Jean Baer was born in Vevey/VD on the June 11, 1923. After the compulsory schools he become an engineer and worked for Nestlé from 1947 until 1955.
Since childhood he was very interested in aviation. For this reason he decided to obtain the license as an aeroplane pilot. He enrolled a flight course and started to fly at the airport of Lausanne-Blécherette. Trained by Alphonse Kammacher he obtained his A license in the early 1950s, which was followed in 1956 by the qualification as a private pilot (B license).
He was so enthusiast about his progress that he decided to left his job as an engineer to continue his aviation career, obtaining the restricted aeroplane commercial license, those of ground instructor, stund pilot and glacier pilot instructor.
He worked at the Kloten's control tower until the early mid of the 1960s. In that period he took part in the creation of the Montreux-Rennaz/VE aerodrome becoming its chief. When this aerodrome was closed he moved to Bex/VD where he assumed the same function.
From this aerodrome he did his first mountain supply flights using aeroplanes. Occasionally he also did some rescue flights for the SARG.
In 1964 he accepted a new job offer as chief-pilot and instructor of the Geneva's Aero Club, a position that he held until 1971.
In 1964 he also decided to become a helicopter pilot. He learned to fly helicopters with the Hughes 269A and B of the Rotorcraft SA of Geneva, the company which belonged to the famous entrepreneur William (Bill) Lear, who probably was also his helicopter instructor.
The following year Baer had an accident while taxiing in Geneva with a Piper Cub. The light plane was turned over when it was invested by the engines airflow of a huge jet plane during the take-off phase.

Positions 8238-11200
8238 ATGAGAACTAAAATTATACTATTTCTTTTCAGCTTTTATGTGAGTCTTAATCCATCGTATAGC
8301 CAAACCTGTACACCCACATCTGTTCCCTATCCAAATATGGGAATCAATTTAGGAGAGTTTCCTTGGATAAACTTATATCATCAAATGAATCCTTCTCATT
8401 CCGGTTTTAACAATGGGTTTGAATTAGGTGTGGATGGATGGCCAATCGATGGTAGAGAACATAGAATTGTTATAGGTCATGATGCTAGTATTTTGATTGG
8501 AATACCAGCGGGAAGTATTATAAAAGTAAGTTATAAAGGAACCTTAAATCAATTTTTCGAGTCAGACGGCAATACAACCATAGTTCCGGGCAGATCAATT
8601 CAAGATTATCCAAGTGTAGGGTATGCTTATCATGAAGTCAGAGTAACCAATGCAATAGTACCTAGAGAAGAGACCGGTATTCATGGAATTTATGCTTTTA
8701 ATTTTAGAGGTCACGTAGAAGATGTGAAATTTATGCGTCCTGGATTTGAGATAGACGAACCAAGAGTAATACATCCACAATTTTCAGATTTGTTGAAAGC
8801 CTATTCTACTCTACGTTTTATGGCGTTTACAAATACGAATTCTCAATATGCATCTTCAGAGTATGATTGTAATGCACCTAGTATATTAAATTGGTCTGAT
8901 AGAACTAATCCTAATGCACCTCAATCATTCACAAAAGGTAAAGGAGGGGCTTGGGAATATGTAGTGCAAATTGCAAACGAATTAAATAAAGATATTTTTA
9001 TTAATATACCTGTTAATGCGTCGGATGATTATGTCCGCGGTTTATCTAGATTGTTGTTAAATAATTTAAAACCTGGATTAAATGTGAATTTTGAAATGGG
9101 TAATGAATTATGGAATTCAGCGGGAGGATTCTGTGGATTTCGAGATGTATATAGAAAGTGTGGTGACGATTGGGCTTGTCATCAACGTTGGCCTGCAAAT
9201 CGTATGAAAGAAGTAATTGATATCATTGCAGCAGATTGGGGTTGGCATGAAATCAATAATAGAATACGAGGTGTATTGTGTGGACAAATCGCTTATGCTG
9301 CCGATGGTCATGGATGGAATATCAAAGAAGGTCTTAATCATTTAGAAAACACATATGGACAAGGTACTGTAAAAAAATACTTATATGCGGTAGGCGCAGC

Baer obtained the helicopter commercial pilot license nr. 98 on April 6, 1966, and shortly after he become a flight instructor. In that same period the Aero Club Section Genève purchased the Hughes 269B HB-XCC, and Baer started to train helicopter pilots as well.
On April 24, 1968 while he was doing a transition course on the Bell 47G-3B-1 with the instructor Jean Seydoux the two had an incredible accident. While hoovering few feet over the ground Baer lost suddenly the helicopter's control after a mechanical failure (total loss of the cyclic control). Fortunately Seydoux pushed immediately down the pitch and the helicopter was heavely laid on the ground. If they were flying higher they almost certainly were died.
In 1968 Jean Baer played a decisive role in the creation of an organisation which will then become the permanent helicopter base of the civil defence of Geneva in April 1971. He became its responsible and was charged to train its first helicopter pilots. At the same time he started his new activity as a search and rescue pilot. At the beginning he flew with the Hughes 500HS HB-XCW and much later the Agusta-Bell 206B Jet Ranger HB-XEP.
During his free time he continued his activity as a flight instructor with the local Aero Club. On December 8, 1971, while flying with a student, he was again victim of a mechanical failure and was forced to land in autorotation. Fortunately nor him nor his student were injured, but the Hughes 269B HB-XCR was damaged beyond repair.
For medical reasons in 1977 he was forced to quit the flying activity. In the meantime he logged a considerable flight experience. Under his belt he had 5'550 hours on airplanes, and 2'150 on helicopters. The list of the helicopters he piloted includes: Hughes 269/300, Bell 47, Hughes 500, Bell 206 Jet Ranger.
By the following year he was employed as a manager at the international airport of Geneva. He worked there until his retirement in 1988. Since that moment on he lived between Vevey and Brittany, place where he died on September 9, 2004.
Jean Baer is described as a generous and quiet person who dedicated with genuine passion his life to the civil aviation. He is remembered too for his technical knowledges and his teaching qualities.